[177] Center of Vaccinology and Neonatal Immunology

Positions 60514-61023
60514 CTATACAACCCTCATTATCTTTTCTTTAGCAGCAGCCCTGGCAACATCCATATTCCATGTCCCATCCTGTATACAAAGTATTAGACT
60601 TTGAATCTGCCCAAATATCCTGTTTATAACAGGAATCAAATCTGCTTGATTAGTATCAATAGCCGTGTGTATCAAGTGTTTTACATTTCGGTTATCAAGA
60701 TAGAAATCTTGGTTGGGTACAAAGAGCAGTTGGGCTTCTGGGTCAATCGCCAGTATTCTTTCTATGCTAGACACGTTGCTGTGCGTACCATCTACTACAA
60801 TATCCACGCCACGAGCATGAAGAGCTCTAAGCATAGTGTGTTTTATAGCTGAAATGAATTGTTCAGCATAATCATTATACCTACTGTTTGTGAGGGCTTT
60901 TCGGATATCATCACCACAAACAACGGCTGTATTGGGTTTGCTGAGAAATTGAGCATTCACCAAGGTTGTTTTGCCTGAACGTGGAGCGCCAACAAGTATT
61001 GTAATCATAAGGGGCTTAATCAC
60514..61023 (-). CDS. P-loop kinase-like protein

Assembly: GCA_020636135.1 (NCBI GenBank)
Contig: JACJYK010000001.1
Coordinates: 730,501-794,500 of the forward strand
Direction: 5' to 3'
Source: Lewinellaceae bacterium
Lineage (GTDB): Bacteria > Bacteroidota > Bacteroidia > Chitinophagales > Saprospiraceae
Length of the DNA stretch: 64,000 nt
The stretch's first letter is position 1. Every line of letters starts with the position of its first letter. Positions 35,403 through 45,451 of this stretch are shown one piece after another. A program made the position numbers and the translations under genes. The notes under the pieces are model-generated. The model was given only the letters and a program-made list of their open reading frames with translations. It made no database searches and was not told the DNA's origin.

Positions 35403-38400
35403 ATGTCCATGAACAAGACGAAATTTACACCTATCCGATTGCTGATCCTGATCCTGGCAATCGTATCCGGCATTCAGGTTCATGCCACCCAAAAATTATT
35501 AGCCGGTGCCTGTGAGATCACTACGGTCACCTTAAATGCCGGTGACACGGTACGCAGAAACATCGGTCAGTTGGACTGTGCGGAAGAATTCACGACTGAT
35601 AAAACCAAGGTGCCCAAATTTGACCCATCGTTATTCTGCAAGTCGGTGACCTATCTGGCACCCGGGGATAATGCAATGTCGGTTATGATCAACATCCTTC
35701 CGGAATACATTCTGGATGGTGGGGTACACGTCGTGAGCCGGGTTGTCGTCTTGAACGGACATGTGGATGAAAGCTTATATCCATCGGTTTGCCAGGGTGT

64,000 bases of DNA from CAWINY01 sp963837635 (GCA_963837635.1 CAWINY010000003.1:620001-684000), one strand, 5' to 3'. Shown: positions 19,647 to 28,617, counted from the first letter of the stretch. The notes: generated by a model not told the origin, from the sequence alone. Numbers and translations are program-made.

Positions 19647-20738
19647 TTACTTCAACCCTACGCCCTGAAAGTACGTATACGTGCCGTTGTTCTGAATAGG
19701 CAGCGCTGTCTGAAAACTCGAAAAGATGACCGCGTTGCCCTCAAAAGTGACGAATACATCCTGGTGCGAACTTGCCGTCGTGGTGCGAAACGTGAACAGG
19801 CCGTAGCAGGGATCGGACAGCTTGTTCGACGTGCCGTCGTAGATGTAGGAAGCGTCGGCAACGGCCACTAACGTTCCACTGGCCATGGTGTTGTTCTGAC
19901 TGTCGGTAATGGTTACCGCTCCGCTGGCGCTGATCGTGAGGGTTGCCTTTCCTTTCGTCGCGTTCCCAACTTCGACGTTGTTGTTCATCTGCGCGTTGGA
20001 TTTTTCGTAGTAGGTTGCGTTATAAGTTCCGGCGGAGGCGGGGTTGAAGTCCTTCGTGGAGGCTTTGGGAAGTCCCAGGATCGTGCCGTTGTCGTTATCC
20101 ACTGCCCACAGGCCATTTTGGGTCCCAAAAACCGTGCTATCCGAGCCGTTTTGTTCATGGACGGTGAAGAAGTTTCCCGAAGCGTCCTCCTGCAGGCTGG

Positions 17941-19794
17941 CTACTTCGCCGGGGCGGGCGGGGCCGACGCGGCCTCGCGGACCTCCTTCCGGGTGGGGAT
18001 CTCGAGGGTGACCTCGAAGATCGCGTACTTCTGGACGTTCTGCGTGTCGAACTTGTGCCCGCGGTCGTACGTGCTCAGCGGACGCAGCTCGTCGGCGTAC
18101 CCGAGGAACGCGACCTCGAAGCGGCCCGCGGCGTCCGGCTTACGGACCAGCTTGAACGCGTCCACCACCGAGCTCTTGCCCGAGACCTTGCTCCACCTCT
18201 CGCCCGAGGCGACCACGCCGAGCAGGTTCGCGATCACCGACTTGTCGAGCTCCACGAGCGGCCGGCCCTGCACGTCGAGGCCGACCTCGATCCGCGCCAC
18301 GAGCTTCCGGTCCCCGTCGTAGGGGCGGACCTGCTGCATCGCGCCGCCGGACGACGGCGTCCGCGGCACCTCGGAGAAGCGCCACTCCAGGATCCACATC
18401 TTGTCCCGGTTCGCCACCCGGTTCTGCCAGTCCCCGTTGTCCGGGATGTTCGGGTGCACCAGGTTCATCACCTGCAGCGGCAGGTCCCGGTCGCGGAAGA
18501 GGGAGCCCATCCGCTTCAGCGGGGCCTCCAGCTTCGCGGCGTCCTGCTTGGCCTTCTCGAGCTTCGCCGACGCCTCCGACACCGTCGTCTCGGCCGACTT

Our objectives are to identify the factors which control the neonatal development of the immune system, using experimental murine models. They have indicated the existence of significant limitations of neonatal CD4 Th1 and CD8 cytotoxic responses required for the clearance of viruses and infected cells. Interestingly, it is however possible to induce adult-like protective T cell responses under specific experimental conditions (vaccine strategies or formulations). We are therefore currently working on the identification of the molecular and cellular determinants of such responses, at the level of dendritic cells, CD4 and/or CD8 lymphocytes. Limitations of antibody responses are more complex and much more prolonged in early life. We study the mechanisms which limit their magnitude, their persistance or their quality, by studying B lymphocytes and their microenvironment (spleen, follicular dendritic cells, bone marrow). We then apply the identified immunological concepts in murine models of protection against viral or bacterial infections. As characteristics of the postnatal neonatal development are largely conserved in mice and human, our experimental models allow us to assess new strategies of vaccine-mediated protection for their capacity to reduce the major infectious disease burdden of the first year of life.Finally, the hypotheses generated in our experimental models are tested in clinical studies of neonatal immunogenicity.

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